Parents, what does loneliness look like, sound like, and feel like to you? How does frustration show up for you? What about bliss; how do you experience this sensation?
Do you find these questions difficult to answer? Or perhaps they feel too complex to give a concise answer? Me too! And, unlike our teens, we have fully developed prefrontal cortices!
With these questions, I asked you to use your “upper” rational brain to think about the “lower” emotional brain. Many of us use our rational brain to tell ourselves that an emotion we’re experiencing is bad or embarrassing and must be hidden; we often use it to avoid emotion. Here, though, I’m encouraging you to integrate or unite these two powerful aspects of our brain by giving emotional space in your cognition.
I’m excited to share a story that illustrates how you can use this concept to support your tweens and teens, whose brains are still rapidly developing, particularly in the upper or prefrontal cortex region.
While working with a 12-year-old client recently, she said, “I don’t have real friends, and I don’t know how to make them.” I listened as she said these words. I held space for her, and while a part of me wanted to shout out, “You are amazing and incredible and loveable!” and work towards a plan of action to get her the support she desires, I stayed quiet and calm. When she paused, I said, “It sounds like you’re feeling sad about what happened, and a little frustrated. I’m so sorry this happened.” She responded with more details of the ways she was hurt.
At her next pause, I asked, “Is there anything else?” She added just a few more details, and finally, when I saw her take a big breath, observing her chest rising, I knew she had already started to calm down. I gave her an affirmation, “You are safe and loved here, and I hear you. This all sounds really tough.”
Then, I made an invitation. I asked, “Are you ready to explore the emotions from this situation a bit more?” She agreed.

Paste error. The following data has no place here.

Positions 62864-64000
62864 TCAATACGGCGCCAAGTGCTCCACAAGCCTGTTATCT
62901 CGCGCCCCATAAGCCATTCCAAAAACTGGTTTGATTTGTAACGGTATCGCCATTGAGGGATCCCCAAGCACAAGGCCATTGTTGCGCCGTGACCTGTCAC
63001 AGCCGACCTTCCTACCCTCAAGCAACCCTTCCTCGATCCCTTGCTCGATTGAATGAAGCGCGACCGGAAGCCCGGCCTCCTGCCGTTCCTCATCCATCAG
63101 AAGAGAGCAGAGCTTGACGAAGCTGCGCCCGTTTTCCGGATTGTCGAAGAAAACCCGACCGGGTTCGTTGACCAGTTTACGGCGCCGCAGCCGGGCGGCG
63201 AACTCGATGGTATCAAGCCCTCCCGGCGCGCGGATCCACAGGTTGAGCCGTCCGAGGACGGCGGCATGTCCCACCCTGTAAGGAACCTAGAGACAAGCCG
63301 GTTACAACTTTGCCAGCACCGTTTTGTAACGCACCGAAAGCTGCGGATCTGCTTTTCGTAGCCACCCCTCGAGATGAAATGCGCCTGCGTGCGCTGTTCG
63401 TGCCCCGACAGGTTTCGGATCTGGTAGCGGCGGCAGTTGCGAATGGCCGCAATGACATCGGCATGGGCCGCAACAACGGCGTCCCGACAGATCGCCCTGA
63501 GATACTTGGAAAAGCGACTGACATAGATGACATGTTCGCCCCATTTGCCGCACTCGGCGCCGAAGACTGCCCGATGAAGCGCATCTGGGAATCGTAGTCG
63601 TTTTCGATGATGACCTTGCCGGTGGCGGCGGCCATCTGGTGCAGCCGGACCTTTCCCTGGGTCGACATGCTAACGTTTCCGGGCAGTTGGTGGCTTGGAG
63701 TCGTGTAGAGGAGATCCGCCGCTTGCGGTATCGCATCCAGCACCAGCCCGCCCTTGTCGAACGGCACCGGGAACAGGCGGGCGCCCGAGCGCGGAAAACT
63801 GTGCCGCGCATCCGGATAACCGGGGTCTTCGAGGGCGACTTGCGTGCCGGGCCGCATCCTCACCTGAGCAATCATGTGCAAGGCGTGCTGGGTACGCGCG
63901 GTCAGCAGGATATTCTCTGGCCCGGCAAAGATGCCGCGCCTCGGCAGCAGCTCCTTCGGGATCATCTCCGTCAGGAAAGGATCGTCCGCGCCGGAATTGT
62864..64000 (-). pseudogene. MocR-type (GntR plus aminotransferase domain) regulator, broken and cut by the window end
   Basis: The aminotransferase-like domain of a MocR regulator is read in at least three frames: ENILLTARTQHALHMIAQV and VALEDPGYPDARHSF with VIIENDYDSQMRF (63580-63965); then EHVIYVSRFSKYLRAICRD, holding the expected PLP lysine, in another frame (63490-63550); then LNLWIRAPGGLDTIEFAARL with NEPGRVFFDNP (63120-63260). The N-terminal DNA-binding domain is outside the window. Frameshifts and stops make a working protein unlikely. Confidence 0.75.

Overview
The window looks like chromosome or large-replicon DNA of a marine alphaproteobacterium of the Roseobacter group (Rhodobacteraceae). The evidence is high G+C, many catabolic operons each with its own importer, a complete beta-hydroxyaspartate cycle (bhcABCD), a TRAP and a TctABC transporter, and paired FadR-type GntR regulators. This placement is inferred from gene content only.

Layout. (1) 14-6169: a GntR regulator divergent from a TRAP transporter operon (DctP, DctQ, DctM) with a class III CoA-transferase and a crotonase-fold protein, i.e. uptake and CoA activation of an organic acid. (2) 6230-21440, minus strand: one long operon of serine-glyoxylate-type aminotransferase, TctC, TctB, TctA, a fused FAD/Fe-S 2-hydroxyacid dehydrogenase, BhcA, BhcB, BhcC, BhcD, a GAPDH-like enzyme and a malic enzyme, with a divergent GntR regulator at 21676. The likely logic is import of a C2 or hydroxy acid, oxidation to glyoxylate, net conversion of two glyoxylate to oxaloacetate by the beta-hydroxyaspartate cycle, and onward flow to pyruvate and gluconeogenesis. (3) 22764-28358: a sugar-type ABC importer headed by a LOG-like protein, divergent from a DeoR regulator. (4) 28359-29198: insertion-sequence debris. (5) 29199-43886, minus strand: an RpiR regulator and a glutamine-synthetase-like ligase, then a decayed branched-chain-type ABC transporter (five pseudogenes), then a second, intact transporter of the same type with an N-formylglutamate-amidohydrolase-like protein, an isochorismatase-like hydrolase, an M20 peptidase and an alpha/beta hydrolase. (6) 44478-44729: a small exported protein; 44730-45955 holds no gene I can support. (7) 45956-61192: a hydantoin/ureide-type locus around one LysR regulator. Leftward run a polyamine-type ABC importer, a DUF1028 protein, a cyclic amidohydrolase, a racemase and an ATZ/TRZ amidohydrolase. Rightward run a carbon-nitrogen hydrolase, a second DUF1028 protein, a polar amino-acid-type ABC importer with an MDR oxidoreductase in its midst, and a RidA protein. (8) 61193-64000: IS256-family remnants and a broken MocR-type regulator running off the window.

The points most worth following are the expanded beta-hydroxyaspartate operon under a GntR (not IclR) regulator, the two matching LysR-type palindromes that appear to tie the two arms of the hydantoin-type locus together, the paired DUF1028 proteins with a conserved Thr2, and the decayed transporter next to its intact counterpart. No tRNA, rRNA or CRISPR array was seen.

The steps below walk you through the 6-Step Process I then facilitated with my client. These steps are tools for you to communicate with your tween or teen on the days they come home upset and venting, and even on the days when they respond with silence.
1. Ask for permission to dig deeper. If the answer is no, honor that by saying, “I’ll check back with you in an hour to see if you might be ready.” It’s as important to let your teen know that they can have space as it is to reassure them that you are interested, concerned, and available.
2. Invite your child to draw out OR journal the situation using as much detail as they’d like. Give both choices even if you know your teen’s preferences. (They need to– and love to–have a say in their lives!)
3. Give them time to write or draw. Rather than hovering or getting on your phone, I suggest drawing or writing alongside them. Select a situation from your day or an experience you’ve faced that relates to theirs. Stay present and show your child that you’re willing to do the same work your asking of them.
4. After several minutes, invite them to share. You might say, “Tell me what’s happening in your drawing.” As they retell the event, notice the range of different emotions that surface. With my client, for example, I saw her furrowed brow, which seemed to indicate frustration or anger. At another point, and in her drawing, I saw tears and sensed sadness. And in yet another instance, she expressed aloofness or fear, saying “I’m OK. It’s no big deal.”
5. Next, offer a handful of emotions that may be relevant to the experience. I shared the following list: anger, frustration, sadness, loneliness, and fear. You can even print a copy of an emotions word bank for reference. Encourage your child to pick 2 or 3 emotions that they’d like to explore further.
6. Have your child title the page with the name of the emotion. Then create a 3-column chart, such as this one, using the headings looks like, sounds like, and feels like. They may then fill out the chart using words, images, and symbols to express their experience with the selected emotion.
Through these activities, we can bring cognition to emotions. A benefit of this work is building a pathway between the “upper” and “lower” brain; this way, when the emotion comes up next, there may be more direct access to the thinking, rational brain as your child notices and names the experience they are having. Your child will develop self-awareness and emotional awareness, which will increase their ability to regulate and calm themselves, as well as become excellent advocates for themselves and their needs.
This process takes time, but rest assured! Every opportunity your teen has to know themselves and their emotions more fully is a step towards empowerment and intentional self-sufficiency.
If it starts to feel easier to go back to the status quo for your family and let this whole processing thing go, please know that you are not alone! And if that’s the case, I would love to be a partner to you and your child to begin new communication routines. Let’s connect!